Antimicrobial Drug Targeted to Essential Bacterial Genes in Wound Infection Pathogens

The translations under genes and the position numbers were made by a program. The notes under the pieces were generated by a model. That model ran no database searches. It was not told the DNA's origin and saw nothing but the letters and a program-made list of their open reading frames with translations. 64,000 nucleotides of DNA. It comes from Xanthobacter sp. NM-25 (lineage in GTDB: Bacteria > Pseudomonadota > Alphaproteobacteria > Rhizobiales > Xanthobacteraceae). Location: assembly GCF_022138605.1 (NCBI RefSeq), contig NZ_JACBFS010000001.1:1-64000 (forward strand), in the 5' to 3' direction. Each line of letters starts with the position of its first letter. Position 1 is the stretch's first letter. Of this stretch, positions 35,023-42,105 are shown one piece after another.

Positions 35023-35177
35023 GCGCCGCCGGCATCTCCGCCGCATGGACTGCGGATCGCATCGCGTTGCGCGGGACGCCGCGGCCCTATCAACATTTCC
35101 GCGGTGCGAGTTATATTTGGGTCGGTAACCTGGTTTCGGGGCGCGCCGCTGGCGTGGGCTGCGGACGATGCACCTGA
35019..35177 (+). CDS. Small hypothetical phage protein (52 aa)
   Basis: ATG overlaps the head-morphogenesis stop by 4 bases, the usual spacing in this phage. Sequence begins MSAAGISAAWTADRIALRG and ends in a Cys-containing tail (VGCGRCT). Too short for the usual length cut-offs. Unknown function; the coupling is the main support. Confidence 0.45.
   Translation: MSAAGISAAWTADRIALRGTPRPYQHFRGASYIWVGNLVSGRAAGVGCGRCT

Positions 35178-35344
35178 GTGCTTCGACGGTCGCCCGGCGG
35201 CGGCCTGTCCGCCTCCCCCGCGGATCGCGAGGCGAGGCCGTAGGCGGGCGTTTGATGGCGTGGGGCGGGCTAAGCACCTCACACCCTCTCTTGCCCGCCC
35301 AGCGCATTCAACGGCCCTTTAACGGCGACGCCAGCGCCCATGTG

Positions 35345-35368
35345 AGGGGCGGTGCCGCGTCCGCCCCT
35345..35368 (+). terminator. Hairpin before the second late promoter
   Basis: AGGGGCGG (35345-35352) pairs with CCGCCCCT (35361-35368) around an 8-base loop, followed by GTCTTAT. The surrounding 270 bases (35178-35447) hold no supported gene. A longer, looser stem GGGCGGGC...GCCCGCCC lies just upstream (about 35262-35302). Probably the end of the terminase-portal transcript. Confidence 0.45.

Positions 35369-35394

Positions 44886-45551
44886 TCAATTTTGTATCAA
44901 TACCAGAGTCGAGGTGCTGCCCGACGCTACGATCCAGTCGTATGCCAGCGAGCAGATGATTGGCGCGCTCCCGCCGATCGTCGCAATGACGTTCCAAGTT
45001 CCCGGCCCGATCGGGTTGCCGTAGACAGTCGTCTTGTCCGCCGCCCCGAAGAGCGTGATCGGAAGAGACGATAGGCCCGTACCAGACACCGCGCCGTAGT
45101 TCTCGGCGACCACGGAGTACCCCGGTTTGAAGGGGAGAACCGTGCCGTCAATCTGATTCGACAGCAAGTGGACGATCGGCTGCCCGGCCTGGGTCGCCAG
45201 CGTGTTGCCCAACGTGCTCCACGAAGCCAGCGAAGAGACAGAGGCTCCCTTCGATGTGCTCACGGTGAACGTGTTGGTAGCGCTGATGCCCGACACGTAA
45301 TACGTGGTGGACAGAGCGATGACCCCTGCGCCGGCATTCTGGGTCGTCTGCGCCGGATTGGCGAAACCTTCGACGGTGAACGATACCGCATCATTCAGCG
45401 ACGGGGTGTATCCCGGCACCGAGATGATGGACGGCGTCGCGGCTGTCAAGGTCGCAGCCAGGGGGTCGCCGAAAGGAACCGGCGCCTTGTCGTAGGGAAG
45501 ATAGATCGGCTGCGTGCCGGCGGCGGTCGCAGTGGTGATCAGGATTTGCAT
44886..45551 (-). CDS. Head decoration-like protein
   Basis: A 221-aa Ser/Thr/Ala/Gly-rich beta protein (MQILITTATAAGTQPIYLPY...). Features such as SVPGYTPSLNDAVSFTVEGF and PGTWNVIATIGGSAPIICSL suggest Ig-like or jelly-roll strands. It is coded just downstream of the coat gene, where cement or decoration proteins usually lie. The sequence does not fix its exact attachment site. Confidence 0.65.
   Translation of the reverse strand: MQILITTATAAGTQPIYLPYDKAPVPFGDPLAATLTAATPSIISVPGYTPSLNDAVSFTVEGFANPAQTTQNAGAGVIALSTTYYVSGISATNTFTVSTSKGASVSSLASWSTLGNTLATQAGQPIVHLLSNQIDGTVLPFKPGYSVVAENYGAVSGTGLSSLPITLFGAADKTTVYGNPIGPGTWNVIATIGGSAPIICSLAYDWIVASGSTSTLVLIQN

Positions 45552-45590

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AbstractWounds infected with drug-resistant Gram-negative bacteria can increase morbidity, hospital length of stay and cost. Among these Klebsiella pneumoniae and Pseudomonas aeruginosa have become important causes of concern in military personnel wounded in battlefield. New classes of antimicrobial agents are needed to combat this threat. Emerging work has focused on a new type of strategy through gene silencing by antisense mechanisms to block intracellular synthesis of housekeeping proteins via inhibition of mRNA. Among the various antisense molecules Peptide Nucleic Acids (PNAs) have several advantages and are ideally suited for development as antibacterial agents. PNAs are resistant to nucleases, proteases, and degradative enzymes, have a high binding affinity and a long half-life compared inside the cells compared to antibiotics. Therefore, in this Phase I Agave BioSystems proposes to develop antisense PNA molecules to block synthesis of housekeeping proteins in K. pneumoniae
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